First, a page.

For Dutch Children, Zwarte Piet Is No Golliwog

Zwarte Piet

Photo: Wikipedia Commoms


As always, around this time of year, the arrival on our shores, of Saint-Nicholas, with his band of merry Zwarte Piet’s (Black Peter’s), causes a few people to question the appropriateness of it all. They’re not concerned that he may be burning fossil fuels, in order to propel his steamboat all the way from sunny Spain, but rather by the skin colour and curly hair, of the Zwarte Piet’s.

How can adults be so naive? Have they forgotten that, in order for the children to receive Saint-Nicholas’ gifts, his faithful helpers must descend scores of uncleaned chimneys, taking many a risk. The Zwarte Piet’s are not black, they are just very, very, full of soot. As for the curly hair, yours would be curly, too, if you had spent many a day on a steamboat, navigating through choppy waters.

The children wait for the day of the arrival of the “Sint”, as he is affectionately called – with trepidation. Whilst on his way, from the confines of deepest Spain, daily news bulletins inform us of the latest catastrophe to fall upon the never tiring Sint. Events are reported, that may even jeopardise the very thing that the children are waiting for – the safe delivery of their presents. But at last he is here, never arriving at the same port, so that, year after year, the whole of Holland can witness, at first-hand, his arrival. It is a day that all children will treasure – the “intocht” (incoming) of the Sint. Every night, from the day of his arrival, up to December 5th, children leave an old shoe with a carrot, on the window sill. They hope that a Zwarte Piet will climb down the chimney, and leave a little gift in the shoe, as thanks for them feeding the Sint’s beautiful white horse. No wonder the Zwarte Piet’s are covered with soot.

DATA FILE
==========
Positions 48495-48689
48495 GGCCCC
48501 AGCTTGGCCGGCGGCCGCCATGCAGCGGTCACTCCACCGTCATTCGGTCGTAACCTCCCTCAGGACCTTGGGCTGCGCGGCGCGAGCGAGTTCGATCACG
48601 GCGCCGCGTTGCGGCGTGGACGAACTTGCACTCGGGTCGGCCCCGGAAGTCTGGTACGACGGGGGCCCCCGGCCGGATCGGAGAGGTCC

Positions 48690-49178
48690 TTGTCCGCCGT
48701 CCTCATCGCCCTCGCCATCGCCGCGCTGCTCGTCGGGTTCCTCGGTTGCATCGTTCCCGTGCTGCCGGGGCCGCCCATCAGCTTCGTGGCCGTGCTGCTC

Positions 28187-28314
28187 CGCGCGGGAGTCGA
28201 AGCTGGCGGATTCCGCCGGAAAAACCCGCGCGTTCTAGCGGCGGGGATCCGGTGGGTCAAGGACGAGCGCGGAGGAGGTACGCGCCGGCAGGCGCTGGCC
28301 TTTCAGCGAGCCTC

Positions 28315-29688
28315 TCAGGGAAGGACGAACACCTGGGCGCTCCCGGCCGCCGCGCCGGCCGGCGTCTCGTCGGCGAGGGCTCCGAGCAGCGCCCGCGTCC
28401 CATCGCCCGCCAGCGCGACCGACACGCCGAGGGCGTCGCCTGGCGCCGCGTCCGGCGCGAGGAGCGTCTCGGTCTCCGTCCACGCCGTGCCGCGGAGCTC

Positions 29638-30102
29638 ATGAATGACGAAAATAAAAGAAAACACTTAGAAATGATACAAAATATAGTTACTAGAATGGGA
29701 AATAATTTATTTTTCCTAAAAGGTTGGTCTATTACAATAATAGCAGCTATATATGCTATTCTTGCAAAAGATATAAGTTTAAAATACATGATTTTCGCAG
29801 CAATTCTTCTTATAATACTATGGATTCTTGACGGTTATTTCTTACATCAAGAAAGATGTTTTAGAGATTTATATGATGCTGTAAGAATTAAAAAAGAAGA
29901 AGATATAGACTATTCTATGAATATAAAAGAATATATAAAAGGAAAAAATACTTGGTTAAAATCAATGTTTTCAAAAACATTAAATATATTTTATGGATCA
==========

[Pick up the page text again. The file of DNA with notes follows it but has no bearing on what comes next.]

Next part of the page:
For Judi Messman, of the University of Leiden, young children cannot make the link between Zwarte Piet and a black person. In her study, a group of more than 200 children had to categorise image cards, comprising images of Zwarte Piet, white and black people, and clowns. Only 11% of the children classified Zwarte Piet according to skin colour. Interestingly, most of the latter children belonged to mixed-race communities, suggesting that they might have been more “susceptible” to a person’s skin colour, due to their environment.